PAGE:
An internationally monitored distribution of funds will end the Ljubljanska Banka issue. Also in business news: BiH and Qatar are expected to boost investment and Bulgaria's GDP declined in 2012.
More than 430,000 Croatians had savings in the bank before Yugoslavia broke up. [Ljubljanska Banka]
Slovenia and Croatia signed an agreement to resolve their long-standing dispute concerning the savings of more than 430,000 Croats in Slovenia's Ljubljanska Banka after the collapse of former Yugoslavia. The problem was one of the main hurdles to Croatia's EU bid. Under the deal, there will be an internationally-brokered distribution of assets owned by the two countries.
The European Investment Bank is expected to approve 1 billion euros in loans for five western Balkan countries this year, bank vice president Dario Scannapieco told journalists in Belgrade. He said most of the funds, which are allocated to support the region's EU integration, would go to Serbia, followed by Bosnia and Herzegovina, Macedonia, Montenegro and Albania. The financing is earmarked for infrastructure and small- and medium-sized enterprise development.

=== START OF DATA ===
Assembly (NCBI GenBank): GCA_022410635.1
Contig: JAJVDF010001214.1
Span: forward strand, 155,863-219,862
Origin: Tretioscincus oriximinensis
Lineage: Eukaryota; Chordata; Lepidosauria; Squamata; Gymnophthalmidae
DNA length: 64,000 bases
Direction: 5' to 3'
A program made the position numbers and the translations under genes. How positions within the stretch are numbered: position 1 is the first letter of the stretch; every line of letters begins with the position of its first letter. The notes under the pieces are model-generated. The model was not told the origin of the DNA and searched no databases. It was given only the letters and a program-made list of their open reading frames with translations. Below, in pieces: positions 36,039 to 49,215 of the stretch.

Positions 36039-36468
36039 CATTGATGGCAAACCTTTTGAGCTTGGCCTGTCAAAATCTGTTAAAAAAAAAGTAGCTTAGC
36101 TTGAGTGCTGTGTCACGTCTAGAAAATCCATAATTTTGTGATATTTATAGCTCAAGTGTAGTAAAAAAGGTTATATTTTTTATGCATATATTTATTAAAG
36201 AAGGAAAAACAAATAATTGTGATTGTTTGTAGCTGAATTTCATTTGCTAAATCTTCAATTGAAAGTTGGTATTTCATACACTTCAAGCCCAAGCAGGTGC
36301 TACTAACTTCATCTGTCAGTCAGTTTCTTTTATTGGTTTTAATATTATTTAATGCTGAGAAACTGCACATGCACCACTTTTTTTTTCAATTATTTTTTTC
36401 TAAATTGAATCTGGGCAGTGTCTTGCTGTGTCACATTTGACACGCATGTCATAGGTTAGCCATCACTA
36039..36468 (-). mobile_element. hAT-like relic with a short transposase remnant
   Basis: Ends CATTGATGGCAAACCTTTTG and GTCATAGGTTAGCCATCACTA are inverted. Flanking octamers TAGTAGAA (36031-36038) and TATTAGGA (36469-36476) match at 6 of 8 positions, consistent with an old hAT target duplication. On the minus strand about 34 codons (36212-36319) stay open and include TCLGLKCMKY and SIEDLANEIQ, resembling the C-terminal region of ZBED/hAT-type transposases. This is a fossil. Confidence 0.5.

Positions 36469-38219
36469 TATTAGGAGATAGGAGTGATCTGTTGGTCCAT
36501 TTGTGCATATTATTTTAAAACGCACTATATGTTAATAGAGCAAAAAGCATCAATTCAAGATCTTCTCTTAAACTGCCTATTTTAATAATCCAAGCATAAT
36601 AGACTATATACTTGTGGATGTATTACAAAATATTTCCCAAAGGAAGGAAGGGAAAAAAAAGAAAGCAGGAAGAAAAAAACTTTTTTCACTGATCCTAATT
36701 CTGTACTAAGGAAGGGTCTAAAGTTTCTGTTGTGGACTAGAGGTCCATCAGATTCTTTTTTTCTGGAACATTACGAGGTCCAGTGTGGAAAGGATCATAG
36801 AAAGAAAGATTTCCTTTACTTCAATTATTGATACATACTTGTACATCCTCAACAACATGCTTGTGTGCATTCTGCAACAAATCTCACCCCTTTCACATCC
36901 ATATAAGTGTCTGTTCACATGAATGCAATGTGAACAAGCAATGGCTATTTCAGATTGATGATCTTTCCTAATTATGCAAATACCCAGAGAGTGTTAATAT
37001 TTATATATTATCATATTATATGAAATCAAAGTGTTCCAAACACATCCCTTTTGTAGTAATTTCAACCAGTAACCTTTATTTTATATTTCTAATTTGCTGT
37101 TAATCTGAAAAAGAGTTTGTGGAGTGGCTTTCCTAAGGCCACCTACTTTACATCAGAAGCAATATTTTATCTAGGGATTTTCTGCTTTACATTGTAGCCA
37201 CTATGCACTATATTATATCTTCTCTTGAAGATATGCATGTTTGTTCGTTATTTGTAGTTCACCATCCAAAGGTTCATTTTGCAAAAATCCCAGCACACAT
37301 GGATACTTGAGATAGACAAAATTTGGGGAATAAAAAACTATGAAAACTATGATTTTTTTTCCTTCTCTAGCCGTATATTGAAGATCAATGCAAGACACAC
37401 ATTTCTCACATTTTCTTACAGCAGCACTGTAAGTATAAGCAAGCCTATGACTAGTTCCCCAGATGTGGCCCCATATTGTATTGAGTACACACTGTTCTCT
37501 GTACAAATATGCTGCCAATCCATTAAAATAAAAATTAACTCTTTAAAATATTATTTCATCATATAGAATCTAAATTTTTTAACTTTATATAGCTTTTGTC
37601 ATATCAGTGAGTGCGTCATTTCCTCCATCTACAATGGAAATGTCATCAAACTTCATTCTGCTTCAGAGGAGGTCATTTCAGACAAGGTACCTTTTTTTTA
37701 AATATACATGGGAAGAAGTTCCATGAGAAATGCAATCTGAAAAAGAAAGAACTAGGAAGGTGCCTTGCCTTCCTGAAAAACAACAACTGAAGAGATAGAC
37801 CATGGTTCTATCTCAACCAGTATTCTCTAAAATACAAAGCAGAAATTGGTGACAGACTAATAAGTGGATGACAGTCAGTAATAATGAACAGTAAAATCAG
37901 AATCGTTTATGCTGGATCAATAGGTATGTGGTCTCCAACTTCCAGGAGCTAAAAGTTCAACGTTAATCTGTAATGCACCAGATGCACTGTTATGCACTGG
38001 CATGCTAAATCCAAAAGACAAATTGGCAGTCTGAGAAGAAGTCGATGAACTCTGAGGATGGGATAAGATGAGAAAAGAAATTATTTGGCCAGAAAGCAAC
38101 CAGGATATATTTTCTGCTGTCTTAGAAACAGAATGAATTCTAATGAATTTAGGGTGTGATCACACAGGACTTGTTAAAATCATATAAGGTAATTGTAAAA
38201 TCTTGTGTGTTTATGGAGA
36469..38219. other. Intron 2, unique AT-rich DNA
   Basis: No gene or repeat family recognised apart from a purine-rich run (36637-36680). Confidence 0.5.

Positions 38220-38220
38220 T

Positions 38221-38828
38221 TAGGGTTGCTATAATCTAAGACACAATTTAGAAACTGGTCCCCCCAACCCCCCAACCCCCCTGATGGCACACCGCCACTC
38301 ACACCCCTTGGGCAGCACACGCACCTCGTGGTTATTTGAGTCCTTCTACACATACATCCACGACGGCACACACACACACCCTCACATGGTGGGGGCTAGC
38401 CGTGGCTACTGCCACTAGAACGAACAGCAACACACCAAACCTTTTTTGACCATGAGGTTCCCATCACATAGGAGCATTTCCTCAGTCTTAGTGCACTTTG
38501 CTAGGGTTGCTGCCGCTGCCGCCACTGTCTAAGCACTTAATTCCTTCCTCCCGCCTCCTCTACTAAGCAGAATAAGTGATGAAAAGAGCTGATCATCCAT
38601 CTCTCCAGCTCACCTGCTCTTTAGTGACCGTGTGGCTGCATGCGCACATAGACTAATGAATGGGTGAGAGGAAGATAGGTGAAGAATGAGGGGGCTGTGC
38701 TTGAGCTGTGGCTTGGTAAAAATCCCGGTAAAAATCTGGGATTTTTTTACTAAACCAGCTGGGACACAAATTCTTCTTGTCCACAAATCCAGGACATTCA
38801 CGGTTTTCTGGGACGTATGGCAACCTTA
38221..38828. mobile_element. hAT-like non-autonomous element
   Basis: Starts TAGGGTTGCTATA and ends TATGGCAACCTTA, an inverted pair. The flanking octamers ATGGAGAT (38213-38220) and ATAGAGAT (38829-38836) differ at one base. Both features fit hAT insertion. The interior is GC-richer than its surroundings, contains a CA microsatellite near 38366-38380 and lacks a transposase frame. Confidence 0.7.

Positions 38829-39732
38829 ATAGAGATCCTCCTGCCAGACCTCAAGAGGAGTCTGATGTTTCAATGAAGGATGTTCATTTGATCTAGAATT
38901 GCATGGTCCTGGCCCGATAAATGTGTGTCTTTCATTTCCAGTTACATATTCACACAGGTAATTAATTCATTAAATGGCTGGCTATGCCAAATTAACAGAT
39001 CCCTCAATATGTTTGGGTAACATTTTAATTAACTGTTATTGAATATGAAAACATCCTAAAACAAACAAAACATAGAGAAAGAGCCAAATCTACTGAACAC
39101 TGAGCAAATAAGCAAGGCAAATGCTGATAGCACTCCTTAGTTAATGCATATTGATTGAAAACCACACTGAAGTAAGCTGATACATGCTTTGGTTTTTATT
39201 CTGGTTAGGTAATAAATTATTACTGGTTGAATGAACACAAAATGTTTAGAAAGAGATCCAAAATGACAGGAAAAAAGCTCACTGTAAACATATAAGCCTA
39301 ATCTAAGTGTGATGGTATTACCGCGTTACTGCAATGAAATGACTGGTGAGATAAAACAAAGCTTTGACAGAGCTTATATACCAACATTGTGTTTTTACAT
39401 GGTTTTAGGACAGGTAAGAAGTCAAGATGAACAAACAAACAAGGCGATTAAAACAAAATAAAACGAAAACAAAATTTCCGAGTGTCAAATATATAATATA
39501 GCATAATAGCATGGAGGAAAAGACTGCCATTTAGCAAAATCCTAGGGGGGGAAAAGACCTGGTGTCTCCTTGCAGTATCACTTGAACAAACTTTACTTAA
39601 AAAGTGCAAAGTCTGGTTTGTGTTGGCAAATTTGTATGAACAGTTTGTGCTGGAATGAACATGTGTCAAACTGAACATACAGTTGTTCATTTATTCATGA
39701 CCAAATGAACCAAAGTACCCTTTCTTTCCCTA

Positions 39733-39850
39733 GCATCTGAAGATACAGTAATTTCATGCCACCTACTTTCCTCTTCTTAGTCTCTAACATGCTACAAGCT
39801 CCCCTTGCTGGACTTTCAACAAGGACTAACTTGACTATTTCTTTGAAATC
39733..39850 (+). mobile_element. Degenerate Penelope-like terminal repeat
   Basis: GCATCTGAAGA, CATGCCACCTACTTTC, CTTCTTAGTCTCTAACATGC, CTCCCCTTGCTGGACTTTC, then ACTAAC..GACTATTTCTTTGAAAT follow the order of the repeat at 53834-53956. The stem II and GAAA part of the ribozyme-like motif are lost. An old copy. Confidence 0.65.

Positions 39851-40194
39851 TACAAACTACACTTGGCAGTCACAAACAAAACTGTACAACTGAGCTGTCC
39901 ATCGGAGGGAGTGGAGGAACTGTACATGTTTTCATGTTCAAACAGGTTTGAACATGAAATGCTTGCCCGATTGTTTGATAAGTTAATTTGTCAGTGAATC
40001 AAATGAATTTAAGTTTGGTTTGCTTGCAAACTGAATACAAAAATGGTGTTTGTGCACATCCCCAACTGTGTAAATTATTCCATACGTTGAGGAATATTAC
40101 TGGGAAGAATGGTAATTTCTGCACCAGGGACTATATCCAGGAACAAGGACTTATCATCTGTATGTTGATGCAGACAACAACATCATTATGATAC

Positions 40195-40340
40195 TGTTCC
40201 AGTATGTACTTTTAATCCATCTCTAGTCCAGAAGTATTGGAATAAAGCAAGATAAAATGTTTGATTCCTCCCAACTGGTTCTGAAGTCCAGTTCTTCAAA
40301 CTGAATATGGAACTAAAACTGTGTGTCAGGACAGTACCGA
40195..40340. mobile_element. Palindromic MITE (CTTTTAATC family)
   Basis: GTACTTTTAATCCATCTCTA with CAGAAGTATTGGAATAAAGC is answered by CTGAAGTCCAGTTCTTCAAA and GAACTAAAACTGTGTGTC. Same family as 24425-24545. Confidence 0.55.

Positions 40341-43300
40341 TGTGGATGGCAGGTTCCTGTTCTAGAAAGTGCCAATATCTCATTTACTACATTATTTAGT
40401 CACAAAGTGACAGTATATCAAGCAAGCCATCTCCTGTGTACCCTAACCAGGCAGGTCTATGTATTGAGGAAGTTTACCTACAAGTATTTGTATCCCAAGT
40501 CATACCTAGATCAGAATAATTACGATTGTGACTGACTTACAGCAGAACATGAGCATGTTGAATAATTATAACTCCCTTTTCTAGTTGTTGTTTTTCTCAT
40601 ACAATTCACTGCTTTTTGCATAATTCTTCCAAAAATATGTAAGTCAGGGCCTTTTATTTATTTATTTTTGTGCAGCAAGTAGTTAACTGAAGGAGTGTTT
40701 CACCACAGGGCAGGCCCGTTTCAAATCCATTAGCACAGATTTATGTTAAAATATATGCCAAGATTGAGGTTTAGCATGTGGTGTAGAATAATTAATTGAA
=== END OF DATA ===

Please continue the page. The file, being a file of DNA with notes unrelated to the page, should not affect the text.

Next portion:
Businessmen from Bosnia and Herzegovina (BiH) and Qatar attended a business forum in Doha focused on fields of co-operation and investment opportunities. The event was held as part of an official visit by a delegation led by BiH Foreign Minister Zlatko Lagumdzija to the United Arab Emirates and Qatar.
Economic relations between Azerbaijan and Croatia were among the top issues on the agenda of talks between Azeri President Ilham Aliyev and his Croatian counterpart Ivo Josipovic in Zagreb. The two leaders discussed possibilities for investment and co-operation, especially in the field of transport and tourism.
Bulgaria's economic growth slowed to 0.8 percent in 2012, official data showed. In the same period last year, GDP registered an increase of 1.8 percent. Forecasts for this year are for an economic growth of 1.4 to 1.9 percent.
Turkey will become Europe's strongest economy by 2050, President Abdullah Gul said in an interview with Swedish daily Dagens Nyheter, ahead of an official visit to Stockholm. Gul, the first Turkish head of state to the Nordic country, is accompanied by a delegation of more than 100 businessmen.
Greece and Cyprus rank lowest in the EU in terms of female managers in top positions, according to Eurostat data. In 2011, only a third of managers in the EU were women. In Greece and Cyprus this share was even lower at 23 percent and 15 percent respectively.
(Various sources -- 06/03/13-13/03/13)